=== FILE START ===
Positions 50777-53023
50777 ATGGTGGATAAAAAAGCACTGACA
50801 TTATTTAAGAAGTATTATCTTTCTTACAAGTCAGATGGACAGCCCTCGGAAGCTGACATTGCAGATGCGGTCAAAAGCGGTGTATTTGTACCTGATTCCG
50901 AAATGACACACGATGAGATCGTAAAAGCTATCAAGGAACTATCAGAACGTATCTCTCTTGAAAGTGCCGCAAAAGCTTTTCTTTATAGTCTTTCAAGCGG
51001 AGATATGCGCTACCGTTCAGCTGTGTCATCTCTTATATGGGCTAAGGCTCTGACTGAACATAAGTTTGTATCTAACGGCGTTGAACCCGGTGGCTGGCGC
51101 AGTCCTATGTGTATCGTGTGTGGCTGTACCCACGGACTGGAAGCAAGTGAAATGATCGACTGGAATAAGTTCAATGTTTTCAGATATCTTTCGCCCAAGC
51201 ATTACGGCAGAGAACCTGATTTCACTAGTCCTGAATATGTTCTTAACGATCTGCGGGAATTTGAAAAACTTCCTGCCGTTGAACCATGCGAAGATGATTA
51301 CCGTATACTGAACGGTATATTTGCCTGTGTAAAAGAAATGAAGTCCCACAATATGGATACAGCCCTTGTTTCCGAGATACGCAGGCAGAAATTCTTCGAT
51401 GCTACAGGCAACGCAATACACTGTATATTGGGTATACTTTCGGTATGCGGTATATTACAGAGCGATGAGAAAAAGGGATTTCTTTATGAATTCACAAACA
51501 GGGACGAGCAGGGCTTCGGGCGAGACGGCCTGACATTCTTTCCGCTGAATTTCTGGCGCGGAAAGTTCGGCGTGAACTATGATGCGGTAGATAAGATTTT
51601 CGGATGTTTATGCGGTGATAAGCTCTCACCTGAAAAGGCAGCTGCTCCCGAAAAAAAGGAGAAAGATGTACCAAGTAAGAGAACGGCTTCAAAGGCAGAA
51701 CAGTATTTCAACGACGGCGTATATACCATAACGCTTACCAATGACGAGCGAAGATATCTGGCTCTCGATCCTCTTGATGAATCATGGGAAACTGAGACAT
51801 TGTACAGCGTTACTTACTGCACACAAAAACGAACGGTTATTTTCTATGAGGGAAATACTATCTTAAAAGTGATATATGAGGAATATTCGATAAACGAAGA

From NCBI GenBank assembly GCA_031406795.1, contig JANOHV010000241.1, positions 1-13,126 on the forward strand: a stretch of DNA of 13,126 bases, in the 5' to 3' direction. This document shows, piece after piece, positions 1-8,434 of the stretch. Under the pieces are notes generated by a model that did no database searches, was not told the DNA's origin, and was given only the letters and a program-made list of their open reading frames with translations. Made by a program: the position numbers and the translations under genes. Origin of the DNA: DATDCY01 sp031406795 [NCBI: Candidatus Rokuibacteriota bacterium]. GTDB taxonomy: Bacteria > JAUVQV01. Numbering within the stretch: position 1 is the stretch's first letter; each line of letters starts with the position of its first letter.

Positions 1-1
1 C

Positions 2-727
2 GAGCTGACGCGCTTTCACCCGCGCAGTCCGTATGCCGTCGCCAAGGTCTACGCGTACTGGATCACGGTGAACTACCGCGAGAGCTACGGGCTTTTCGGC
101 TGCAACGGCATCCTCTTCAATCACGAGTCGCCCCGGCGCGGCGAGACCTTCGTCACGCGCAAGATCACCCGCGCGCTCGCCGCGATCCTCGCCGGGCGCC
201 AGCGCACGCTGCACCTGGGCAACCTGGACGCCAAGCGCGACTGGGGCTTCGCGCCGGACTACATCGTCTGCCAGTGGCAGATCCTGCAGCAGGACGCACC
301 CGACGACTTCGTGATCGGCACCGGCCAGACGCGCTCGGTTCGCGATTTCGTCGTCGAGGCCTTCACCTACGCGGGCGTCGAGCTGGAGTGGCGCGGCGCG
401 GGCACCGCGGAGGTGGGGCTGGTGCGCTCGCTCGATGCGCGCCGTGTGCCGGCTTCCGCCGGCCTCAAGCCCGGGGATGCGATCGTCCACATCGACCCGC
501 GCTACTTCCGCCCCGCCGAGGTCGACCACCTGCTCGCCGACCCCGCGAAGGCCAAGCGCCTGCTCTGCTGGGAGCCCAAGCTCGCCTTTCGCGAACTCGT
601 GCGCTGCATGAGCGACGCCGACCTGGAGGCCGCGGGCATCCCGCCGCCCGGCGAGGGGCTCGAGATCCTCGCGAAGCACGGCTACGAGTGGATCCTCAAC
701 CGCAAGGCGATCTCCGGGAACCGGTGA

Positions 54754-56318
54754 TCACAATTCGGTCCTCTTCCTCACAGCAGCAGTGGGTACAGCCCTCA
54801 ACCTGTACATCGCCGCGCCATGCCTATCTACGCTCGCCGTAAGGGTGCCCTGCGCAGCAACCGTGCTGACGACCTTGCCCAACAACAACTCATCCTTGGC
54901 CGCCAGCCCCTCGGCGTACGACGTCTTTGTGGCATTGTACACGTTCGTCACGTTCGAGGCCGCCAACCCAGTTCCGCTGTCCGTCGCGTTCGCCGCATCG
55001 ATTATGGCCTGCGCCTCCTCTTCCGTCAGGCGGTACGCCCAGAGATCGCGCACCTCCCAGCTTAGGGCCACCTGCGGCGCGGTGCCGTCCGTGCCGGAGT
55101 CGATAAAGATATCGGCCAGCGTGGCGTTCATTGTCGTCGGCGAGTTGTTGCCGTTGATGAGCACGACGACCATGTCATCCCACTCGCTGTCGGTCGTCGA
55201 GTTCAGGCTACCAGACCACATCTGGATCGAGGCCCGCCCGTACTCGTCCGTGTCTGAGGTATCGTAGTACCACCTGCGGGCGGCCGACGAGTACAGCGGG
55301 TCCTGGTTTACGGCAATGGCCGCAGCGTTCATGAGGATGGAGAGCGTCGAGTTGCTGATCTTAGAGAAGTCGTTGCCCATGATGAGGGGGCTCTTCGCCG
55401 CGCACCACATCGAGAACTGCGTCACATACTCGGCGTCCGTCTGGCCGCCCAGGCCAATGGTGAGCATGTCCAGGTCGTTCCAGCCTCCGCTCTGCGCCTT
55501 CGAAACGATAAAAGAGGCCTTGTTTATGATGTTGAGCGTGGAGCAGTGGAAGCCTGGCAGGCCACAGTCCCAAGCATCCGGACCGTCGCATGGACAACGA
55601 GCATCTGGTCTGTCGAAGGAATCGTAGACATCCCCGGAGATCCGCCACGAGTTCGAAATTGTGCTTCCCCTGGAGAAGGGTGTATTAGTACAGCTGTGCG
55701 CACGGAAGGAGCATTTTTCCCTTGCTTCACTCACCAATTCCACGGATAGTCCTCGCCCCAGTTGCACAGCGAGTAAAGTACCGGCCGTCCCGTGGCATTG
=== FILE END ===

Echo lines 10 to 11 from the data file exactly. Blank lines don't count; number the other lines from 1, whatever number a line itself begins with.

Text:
51501 GGGACGAGCAGGGCTTCGGGCGAGACGGCCTGACATTCTTTCCGCTGAATTTCTGGCGCGGAAAGTTCGGCGTGAACTATGATGCGGTAGATAAGATTTT
51601 CGGATGTTTATGCGGTGATAAGCTCTCACCTGAAAAGGCAGCTGCTCCCGAAAAAAAGGAGAAAGATGTACCAAGTAAGAGAACGGCTTCAAAGGCAGAA